Types of Sedimentary Rock Help (page 3)

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By — McGraw-Hill Professional
Updated on Aug 31, 2011


Iron oxide sediments are sedimentary rocks containing more than 15% iron in the form of iron oxides, iron silicates, and iron carbonates. Geologists think that most sedimentary iron was formed early in the Earth’s history when there was less oxygen in the air and iron was more soluble. When soluble iron was carried to the ocean, it formed iron oxides and other compounds that then settled in layers to the bottom.

Ironstone , heavy, compact fine-grained stone is found mostly in nodules and in uneven beds with carboniferous and other rocks. It has 20–30% iron content and a clay-like texture, with large amounts of iron oxide, mostly limonite , in nodular form. Much of the iron produced in the United Kingdom is made from ironstone.


This group includes the evaporites , the carbonates (limestones and dolostone), and the siliceous rocks . Evaporites form from chemical elements dissolved in seawater. These compounds can be removed from saltwater and crystallized into rock by chemical processes or through biological processes (such as shell growth). Sometimes it’s tough to sort between the two (carbonates and siliceous rocks), so evaporites are commonly grouped as chemical/biochemical.

Evaporites that form as elements become more and more concentrated in an evaporating solution (usually seawater).

Marine evaporites are the sediments and sedimentary crystalline rocks formed as seawater becomes more and more salty through evaporation. Some marine evaporites are hundreds of meters thick. Huge amounts of seawater would have to evaporate for this amount of crystal formation to have been possible. Figure 7-5 illustrates how crystallization of evaporites happens in a shallow area with little freshwater input.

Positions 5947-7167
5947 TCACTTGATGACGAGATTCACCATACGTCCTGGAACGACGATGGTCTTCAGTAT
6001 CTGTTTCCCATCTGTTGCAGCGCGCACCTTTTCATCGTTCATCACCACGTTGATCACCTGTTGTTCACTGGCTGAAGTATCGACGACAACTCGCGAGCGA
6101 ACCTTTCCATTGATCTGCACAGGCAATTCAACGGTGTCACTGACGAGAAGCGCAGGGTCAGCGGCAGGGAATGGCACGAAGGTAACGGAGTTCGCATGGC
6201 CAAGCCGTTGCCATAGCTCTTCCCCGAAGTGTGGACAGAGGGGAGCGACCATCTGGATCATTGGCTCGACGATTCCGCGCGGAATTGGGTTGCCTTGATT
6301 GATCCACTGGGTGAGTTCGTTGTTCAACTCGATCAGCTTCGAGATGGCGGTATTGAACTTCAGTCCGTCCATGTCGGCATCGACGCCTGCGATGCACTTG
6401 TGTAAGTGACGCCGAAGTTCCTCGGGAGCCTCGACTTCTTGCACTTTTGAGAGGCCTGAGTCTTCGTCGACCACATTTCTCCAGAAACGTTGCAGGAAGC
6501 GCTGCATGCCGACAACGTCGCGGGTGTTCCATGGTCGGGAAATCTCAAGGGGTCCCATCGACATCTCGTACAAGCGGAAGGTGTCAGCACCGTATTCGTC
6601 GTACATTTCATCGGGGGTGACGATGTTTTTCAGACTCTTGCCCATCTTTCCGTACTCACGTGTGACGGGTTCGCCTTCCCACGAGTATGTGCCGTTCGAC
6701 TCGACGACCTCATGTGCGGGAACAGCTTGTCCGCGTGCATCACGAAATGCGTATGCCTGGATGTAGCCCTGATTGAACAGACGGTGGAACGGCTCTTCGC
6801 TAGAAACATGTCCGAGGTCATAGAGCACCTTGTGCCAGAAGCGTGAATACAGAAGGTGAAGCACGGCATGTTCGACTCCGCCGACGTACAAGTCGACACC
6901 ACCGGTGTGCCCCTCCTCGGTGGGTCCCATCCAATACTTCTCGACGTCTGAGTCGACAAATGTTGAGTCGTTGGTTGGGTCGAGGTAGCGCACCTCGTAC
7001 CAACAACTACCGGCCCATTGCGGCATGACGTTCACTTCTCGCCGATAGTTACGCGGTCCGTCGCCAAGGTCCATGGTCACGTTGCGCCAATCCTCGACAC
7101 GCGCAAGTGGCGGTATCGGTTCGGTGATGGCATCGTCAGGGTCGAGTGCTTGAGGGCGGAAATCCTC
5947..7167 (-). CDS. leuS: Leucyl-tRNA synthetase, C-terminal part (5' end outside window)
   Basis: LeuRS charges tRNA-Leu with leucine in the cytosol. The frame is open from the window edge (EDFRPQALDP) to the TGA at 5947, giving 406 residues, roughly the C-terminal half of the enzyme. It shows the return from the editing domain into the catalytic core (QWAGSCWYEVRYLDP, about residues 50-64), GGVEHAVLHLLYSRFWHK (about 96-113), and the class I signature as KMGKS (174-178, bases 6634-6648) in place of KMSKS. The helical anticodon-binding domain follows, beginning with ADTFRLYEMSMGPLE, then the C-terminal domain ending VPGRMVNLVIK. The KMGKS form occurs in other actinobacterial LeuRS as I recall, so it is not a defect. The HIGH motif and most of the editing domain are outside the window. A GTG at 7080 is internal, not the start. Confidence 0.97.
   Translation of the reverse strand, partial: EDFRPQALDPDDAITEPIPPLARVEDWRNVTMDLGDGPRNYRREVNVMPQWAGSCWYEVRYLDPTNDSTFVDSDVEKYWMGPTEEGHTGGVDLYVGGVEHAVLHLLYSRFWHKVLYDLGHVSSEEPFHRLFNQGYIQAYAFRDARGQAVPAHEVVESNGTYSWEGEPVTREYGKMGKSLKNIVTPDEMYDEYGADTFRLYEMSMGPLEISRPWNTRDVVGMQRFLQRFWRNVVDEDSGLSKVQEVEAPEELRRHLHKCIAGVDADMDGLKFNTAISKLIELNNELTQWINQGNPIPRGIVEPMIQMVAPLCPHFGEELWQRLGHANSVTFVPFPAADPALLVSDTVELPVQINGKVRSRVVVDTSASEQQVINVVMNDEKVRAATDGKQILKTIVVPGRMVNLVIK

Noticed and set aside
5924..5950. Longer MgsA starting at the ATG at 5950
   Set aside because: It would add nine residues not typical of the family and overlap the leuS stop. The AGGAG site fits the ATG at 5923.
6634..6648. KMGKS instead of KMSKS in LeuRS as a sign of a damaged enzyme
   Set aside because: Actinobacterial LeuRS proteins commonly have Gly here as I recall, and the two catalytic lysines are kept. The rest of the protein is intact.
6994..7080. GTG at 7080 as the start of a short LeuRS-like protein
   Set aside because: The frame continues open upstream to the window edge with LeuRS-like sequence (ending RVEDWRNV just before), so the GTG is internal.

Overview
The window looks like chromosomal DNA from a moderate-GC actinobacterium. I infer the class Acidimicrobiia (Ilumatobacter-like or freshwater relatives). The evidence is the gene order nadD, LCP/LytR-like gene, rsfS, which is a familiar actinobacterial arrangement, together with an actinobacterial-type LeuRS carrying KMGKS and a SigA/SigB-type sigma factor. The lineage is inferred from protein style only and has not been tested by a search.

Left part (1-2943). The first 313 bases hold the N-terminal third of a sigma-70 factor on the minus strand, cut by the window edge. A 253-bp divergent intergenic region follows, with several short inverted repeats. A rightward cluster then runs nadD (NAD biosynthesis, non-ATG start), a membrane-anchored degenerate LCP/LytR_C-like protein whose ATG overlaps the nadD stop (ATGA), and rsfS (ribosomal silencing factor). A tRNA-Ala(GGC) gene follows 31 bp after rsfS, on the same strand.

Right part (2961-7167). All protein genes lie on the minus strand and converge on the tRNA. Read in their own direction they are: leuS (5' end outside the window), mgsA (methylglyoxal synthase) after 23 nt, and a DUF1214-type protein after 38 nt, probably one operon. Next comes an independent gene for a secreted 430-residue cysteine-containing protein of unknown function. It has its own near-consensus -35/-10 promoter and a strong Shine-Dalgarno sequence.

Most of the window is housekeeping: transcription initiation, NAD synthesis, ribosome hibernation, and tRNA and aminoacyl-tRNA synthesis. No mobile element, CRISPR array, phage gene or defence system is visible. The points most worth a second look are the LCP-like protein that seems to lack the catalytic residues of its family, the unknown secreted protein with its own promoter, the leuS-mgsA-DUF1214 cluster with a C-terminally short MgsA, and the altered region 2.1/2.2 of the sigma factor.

Sedimentary Rock Evaporites


Fig. 7-5. Shallow basins allow the evaporation of crystals from super-saturated seawater.

The most common types of evaporites include the following:

  • Carbonates – mostly calcite and dolomite by diagenesis,
  • Gypsum – made up of calcium sulfate (CaSO 4 and water),
  • Halite ( rock salt ) – made up of sodium chloride (NaCl), and
  • Travertine – made up of calcium carbonate (CaCO 3 ) (forms in caves and around hot springs).

Geologists have found that three things must happen in a bay for large amounts of evaporites to form. They are: (1) freshwater that flows into the bay from rivers and streams is limited, (2) connections to the open sea are constricted, and (3) the climate is parched and dry. In these bays, seawater evaporates constantly, but is replenished at a steady rate remaining supersaturated all the time. Evaporite minerals then settle steadily to the floor of the bay in sedimentary layers.

Phosphorite is another marine evaporite formed from chemical and biochemical sediments. It is made up mostly of calcium phosphate from places along the continental margins where ocean water is cold and deep. The phosphorite forms from an interaction between phosphate-rich seawater and muddy or carbonate-containing sediments.

Land ( nonmarine ) evaporites form in areas usually far from the sea. These are found in desert-region lakes with little or no river outlet. In these places, minerals come into the lake from chemical weathering and erosion, but without water current can’t move on. One of the best known examples of this is the Great Salt Lake in Utah in the western United States. Rivers bring ions into the lake, but there they stay when the water evaporates. The concentrated dissolved ions in the Great Salt Lake make it one of the saltiest places on Earth, with levels eight times saltier than seawater.

Practice problems of this concept can be found at: Sedimentary Rock Practice Test

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